SACRAMENTO — Most governors would jump at the chance to appear on national television on a prestigious show, for example, like "Meet the Press." But not George Deukmejian.
People might think he was running for President, and everybody knows what happened to former Gov. Edmund G. Brown Jr.'s popularity when he ran for President, Deukmejian has lectured aides.
Most governors would eagerly accept a head table seat at a fancy dinner honoring a world leader like Chinese President Li Xiannian. But not George Deukmejian.
He had "a longstanding personal family commitment." One adviser, requesting anonymity, commented: "It's fine to take your wife out to dinner, but. . . ."
Most governors, if a rare humpback whale named Humphrey swam virtually into their backyards, would exhibit some normal human curiosity--not to mention politically sensitive concern for an endangered species--and go have a look. But not George Deukmejian.
"When I suggested it, the answer was, 'Why do you want to do that?' And I said, 'Well, if you don't know, I'm not going to be able to tell you,' " recalled Doug Watts, a private political consultant and former media adviser to Deukmejian.
An anonymous high state official, who also advocated a gubernatorial visit to the whale, noted, " 'Duke' does not have a P. T. Barnum streak in him, and this would have required it."
Most big-state governors--certainly a California governor--indeed would be plotting to become President. But not George Deukmejian.
"He's never talked about it," Chief of Staff Steven A. Merksamer said, echoing a report of all the governor's top advisers.
Kenneth Khachigian, a speech writer, political adviser and longtime confidant of both Deukmejian and President Reagan, said, "That bug stings people at odd times, but I can say this: George has been extremely immune in the past to the fluff and sound of (running for President). There never has been any of that unstinting ambition in him that you see in other people."
Most governors like Deukmejian--relatively reclusive, unassertive nationally, seemingly lacking higher ambition, kind of humdrum--would be in deep trouble politically as they approached reelection. But not this governor.
Seen as a Winner
There is virtually no one on either side of the political fence in California who does not regard the Republican incumbent as a heavy favorite to win a second term next November in a reelection race with Democrat Tom Bradley, the four-term mayor of Los Angeles.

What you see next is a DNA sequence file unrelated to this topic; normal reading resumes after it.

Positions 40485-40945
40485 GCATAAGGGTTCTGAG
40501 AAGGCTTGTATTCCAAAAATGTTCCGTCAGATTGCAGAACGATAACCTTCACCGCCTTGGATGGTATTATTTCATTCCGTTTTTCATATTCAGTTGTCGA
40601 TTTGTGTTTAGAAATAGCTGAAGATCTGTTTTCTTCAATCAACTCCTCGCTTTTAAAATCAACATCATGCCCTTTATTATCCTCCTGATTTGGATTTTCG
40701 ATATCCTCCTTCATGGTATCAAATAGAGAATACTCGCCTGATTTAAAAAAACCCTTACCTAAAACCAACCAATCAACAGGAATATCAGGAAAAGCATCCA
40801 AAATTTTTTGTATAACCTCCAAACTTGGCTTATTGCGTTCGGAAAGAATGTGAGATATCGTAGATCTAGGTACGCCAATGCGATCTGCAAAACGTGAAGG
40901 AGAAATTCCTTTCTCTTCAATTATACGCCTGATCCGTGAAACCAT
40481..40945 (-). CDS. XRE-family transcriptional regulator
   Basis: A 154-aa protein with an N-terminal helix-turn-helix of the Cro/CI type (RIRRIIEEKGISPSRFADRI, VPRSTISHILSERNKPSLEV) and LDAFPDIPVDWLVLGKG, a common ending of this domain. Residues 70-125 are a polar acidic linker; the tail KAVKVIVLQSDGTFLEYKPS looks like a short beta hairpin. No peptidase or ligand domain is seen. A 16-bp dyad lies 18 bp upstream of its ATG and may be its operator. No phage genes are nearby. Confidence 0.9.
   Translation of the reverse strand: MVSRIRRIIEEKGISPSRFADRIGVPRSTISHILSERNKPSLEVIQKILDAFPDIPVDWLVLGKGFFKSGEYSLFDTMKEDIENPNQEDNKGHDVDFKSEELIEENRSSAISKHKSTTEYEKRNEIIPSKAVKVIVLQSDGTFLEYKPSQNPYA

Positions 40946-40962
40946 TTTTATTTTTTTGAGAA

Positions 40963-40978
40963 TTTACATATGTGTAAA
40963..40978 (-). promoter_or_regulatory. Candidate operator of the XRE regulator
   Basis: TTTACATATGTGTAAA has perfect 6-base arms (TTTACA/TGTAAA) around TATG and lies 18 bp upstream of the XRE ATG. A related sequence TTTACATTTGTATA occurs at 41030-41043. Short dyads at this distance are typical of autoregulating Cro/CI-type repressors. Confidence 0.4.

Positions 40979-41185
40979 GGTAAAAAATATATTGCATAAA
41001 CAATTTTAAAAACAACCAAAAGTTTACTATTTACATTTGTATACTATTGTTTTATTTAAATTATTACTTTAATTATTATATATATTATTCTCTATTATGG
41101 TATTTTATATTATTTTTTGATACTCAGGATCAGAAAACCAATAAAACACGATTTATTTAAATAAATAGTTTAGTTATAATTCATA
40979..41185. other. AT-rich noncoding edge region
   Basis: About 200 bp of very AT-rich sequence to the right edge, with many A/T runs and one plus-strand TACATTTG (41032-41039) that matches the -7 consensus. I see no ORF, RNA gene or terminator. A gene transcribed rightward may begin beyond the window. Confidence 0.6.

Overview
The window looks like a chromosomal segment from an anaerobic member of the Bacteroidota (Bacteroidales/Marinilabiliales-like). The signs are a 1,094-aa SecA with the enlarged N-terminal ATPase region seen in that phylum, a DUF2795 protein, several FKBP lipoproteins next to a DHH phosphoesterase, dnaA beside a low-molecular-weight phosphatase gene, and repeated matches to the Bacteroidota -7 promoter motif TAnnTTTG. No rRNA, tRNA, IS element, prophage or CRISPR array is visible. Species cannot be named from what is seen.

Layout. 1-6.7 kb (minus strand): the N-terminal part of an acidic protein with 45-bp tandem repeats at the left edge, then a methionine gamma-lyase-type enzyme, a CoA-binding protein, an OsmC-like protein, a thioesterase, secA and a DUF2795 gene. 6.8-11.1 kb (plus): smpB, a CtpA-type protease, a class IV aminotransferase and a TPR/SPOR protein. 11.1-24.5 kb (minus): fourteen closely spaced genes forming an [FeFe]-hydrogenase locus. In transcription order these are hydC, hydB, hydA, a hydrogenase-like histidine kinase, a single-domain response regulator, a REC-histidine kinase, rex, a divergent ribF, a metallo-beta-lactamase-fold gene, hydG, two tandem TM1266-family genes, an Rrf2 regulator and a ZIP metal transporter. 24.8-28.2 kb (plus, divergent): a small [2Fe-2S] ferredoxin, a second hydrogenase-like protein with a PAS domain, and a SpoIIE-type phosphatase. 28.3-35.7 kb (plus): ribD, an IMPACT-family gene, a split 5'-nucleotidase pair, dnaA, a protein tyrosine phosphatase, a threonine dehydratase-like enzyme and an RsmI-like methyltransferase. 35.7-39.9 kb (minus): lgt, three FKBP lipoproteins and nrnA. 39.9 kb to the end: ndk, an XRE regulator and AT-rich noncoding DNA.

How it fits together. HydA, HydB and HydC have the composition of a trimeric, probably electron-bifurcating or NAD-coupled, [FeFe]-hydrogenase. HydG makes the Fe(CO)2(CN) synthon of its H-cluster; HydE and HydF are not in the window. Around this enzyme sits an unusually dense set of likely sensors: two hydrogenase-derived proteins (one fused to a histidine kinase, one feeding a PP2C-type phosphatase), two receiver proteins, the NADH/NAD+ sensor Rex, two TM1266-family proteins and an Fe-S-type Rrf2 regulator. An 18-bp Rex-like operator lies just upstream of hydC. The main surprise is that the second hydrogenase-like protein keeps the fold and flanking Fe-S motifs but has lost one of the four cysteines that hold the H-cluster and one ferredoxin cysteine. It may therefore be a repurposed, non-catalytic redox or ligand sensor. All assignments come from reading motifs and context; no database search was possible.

"Deukmejian's pretty strong," conceded Assembly Speaker Willie Brown of San Francisco, one of the state's most powerful and politically astute Democrats. "His strength comes from a public perception that he's a good manager.
"And that is because financially we're in pretty good shape. There have been no major problems--no riots, no breakdown in the mental health system, no blackouts, no Medfly, none of those things that plagued Jerry Brown during the last years of his governorship, or plagued other governors full time. . . .
"So far, nobody has raised a glove on George Deukmejian."
Deukmejian's dullness has paid off in durability. Entering his third year in office, this governor has a public job performance rating that was found by pollster Mervin Field to be higher than it ever had been for Reagan as governor and equal to Brown's early popularity in that office, before it took a nose dive.
"George Deukmejian is not flashy--he's a good, gray, sober-sided steward of trust," Field said in an interview. "People have only a vague notion of him, but it's not negative."
Little Voter Pique
Deukmejian is not electrifying, but neither is he a lightning rod for voter pique--and there does not seem to be a lot of voter pique right now anyway. Field, director of the California Poll, reported last spring that "the public is decidedly upbeat in their appraisal of the state of the economy (and in) their own sense of economic well-being. . . . Nearly nine in 10 Californians feel that things are generally going well in the state."
If Deukmejian and Bradley do run against each other--a foregone conclusion because neither faces the prospect of a major challenge for his party's nomination--it will be the first rematch of a gubernatorial contest in California's 136-year history.
In their first race, Deukmejian, then attorney general, won by a scant 1.2% of the vote, a margin of 93,345 ballots of the nearly 7.9 million cast. That 1982 contest was the closest gubernatorial election since 1902.
"It'll be another close race this time, but not as close as '82," predicted veteran GOP strategist Stuart K. Spencer, who was an adviser to Deukmejian in the days when he was winning legislative races but is not involved in the governor's reelection campaign. "I don't see what Bradley's done to improve his position. In politics, sometimes you get one good shot and that's it."